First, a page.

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  Topic Review (Newest First)
07-11-2019 10:27 PM
yoyoyo109 Well glad to see my image post actually went through. I was successfully able to use the high beam to trigger my relays but I'll be soldering a 6800uF capacitor in tomorrow to mitigate the flickering to the LED's
07-11-2019 10:07 PM
yoyoyo109 Test
07-08-2019 11:11 AM
cranbiz If the wires from the relay to the lights is not heavy enough, you will generate heat. That heat can be enough to melt the connector plastic. Up the size of the wires to the lights to decrease the resistance.
07-06-2019 04:22 PM
yoyoyo109
Quote:
Originally Posted by Kruzin View Post
A single relay will be sufficient, and probably better since the TIPM is very sensitive to current draws. You want to stay as close to factory specs for current draw on any circuit you tap into.
You don't think there could be issues with power supply?

Before starting this rewiring process I had two lights on one relay each and I've noticed the plastic on the connector for each relay has become very warped as though it was slowly melting. I had assumed the heat was just too much for the connector to handle, I plan on reusing the relays but using shielded female connectors to connect to them.



If one 30/40A relay is really all that's necessary however, that would make the installation significantly easier.
07-03-2019 01:49 PM
Kruzin A single relay will be sufficient, and probably better since the TIPM is very sensitive to current draws. You want to stay as close to factory specs for current draw on any circuit you tap into.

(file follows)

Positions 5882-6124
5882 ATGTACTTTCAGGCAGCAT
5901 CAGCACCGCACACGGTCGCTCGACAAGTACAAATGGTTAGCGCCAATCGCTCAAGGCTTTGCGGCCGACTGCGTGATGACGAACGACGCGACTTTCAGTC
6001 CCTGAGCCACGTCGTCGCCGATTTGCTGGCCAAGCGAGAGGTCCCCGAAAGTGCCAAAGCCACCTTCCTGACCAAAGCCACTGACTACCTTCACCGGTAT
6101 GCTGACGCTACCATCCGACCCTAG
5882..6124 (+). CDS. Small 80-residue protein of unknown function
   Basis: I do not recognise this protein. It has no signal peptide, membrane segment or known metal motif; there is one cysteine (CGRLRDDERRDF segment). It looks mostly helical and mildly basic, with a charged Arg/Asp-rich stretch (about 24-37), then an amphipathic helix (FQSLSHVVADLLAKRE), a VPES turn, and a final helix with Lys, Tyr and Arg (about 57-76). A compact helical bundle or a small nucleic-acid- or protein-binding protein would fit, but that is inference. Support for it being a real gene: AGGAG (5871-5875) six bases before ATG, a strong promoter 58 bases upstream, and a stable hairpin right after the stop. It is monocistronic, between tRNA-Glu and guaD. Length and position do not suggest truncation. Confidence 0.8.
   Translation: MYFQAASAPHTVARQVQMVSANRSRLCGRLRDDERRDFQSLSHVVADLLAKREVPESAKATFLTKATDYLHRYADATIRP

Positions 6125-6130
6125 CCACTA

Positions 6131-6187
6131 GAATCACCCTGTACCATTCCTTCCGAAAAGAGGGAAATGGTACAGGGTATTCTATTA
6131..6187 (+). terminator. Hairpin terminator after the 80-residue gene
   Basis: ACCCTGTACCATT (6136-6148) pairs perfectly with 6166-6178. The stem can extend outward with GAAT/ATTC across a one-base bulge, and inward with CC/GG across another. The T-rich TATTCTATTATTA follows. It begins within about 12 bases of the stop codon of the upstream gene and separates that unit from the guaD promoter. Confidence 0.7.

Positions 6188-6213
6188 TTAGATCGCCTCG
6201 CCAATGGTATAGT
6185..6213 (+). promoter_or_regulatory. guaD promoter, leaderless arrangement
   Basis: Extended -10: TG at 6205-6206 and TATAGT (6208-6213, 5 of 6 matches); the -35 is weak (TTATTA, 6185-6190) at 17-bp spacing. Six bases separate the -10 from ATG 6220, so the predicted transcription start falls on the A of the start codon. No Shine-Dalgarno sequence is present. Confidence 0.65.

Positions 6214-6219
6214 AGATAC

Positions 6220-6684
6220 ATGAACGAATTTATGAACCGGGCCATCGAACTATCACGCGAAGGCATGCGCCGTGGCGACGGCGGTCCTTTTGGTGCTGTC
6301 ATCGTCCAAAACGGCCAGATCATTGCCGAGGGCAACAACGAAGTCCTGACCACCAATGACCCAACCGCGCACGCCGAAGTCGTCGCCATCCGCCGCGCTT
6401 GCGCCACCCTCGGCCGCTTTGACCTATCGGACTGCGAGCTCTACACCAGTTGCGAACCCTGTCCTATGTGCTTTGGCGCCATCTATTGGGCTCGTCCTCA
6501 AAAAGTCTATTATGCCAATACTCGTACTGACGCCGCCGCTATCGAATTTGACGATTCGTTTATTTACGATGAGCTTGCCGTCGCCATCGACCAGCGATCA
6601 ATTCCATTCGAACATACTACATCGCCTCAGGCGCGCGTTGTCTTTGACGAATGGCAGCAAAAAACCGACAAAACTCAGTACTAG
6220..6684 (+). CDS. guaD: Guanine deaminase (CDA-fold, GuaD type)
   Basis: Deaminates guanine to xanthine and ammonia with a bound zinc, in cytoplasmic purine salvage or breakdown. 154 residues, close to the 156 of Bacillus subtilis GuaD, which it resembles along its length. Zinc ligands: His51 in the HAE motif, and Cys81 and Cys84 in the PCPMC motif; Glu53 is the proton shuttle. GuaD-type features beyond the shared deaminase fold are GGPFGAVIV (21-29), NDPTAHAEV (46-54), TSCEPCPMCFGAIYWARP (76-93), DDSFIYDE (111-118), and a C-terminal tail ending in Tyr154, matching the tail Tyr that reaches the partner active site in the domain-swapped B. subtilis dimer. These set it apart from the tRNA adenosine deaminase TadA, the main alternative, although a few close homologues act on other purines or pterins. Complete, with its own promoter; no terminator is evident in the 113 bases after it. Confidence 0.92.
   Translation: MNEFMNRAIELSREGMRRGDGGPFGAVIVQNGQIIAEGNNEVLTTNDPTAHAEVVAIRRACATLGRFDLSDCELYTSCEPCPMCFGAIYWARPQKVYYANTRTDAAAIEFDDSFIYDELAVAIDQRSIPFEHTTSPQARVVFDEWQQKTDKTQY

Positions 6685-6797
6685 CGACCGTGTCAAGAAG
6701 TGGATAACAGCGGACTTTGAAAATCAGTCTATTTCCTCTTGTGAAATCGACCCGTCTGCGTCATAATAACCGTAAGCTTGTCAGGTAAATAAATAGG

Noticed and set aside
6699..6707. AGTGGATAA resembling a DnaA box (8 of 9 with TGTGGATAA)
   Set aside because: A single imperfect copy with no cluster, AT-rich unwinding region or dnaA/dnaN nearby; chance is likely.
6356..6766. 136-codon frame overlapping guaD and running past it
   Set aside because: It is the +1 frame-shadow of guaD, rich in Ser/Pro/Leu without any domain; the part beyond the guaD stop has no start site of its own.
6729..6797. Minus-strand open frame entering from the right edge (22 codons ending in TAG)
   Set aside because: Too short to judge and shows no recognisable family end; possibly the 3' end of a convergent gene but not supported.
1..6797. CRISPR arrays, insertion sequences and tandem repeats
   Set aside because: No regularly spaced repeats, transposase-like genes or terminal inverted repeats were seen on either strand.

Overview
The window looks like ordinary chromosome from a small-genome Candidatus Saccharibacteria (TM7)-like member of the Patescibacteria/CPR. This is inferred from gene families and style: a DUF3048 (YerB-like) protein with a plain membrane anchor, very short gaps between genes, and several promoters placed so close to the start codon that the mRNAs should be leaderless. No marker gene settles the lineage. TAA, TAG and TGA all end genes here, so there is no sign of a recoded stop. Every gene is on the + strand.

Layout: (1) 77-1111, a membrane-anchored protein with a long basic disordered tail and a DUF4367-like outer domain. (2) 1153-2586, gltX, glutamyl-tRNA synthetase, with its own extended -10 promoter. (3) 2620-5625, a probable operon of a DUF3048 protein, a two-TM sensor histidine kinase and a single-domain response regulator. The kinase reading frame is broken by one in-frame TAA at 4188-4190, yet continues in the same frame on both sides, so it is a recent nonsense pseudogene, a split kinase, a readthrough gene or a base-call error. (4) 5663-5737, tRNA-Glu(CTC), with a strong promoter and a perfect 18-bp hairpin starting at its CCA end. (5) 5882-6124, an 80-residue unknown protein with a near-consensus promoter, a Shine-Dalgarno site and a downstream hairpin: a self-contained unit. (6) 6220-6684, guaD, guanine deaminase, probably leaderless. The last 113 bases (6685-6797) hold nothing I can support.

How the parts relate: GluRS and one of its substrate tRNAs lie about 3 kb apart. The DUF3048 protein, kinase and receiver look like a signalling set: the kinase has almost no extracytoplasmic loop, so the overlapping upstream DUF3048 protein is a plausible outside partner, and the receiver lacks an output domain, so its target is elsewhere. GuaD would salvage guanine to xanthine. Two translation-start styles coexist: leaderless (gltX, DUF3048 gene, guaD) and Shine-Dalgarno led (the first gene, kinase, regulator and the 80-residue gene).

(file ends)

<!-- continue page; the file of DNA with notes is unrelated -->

07-03-2019 01:34 PM
yoyoyo109
Quote:
Originally Posted by cranbiz View Post
As long as a single relay has enough current capability, I would use just 1 relay for both lights. Only power the relay coil from the high beam circuit, power the lights from the battery.
Sorry, I misspoke. One relay per pair of lights, one light draws 80W 5.79A so each pair draws 160W ~12A
07-03-2019 01:17 PM
cranbiz
Quote:
Originally Posted by yoyoyo109 View Post
Thanks for the response. I have one relay per light pod. Should I tap one into each high beam to make sure the brightness is the same? Or will the draw truly be so negligible that it won’t impact one high beam to have two relays signaled from it?
As long as a single relay has enough current capability, I would use just 1 relay for both lights. Only power the relay coil from the high beam circuit, power the lights from the battery.
07-03-2019 01:05 PM
yoyoyo109
Quote:
Originally Posted by cranbiz View Post
The signal comes from the PCM to the relay in the TIPM. That relay is soldered onto the PCB in the TIPM. Just tap into the high beam wire. It's a PWM source but if you use a relay, the draw will be negligible.
Thanks for the response. I have one relay per light pod. Should I tap one into each high beam to make sure the brightness is the same? Or will the draw truly be so negligible that it won’t impact one high beam to have two relays signaled from it?
07-03-2019 12:52 PM
cranbiz The signal comes from the PCM to the relay in the TIPM. That relay is soldered onto the PCB in the TIPM. Just tap into the high beam wire. It's a PWM source but if you use a relay, the draw will be negligible.
07-03-2019 10:09 AM
yoyoyo109
Wiring LED's into high beam circuit

Hi everyone, I was looking for information on wiring my LED pods into the circuits for my high beams while also maintaining the manual turn on switch I have.

I know that the amperage draw from the relay should be negligible but I wanted to confirm that it shouldn't be enough to cause flickering in my JW Speaker headlights. If so, I was wondering where the best place to tap into the "High-Beam Turn-On" signal would be

Since I will have two input sources going to the relay, I will be splicing a positive diode into the signal wire coming off of the high-beams. That way if I turn the LED's on manually my high-beams should not also turn on.

TL;DR Where is the best place to get a relay turn-on signal from the high-beams turning on?

Thanks!

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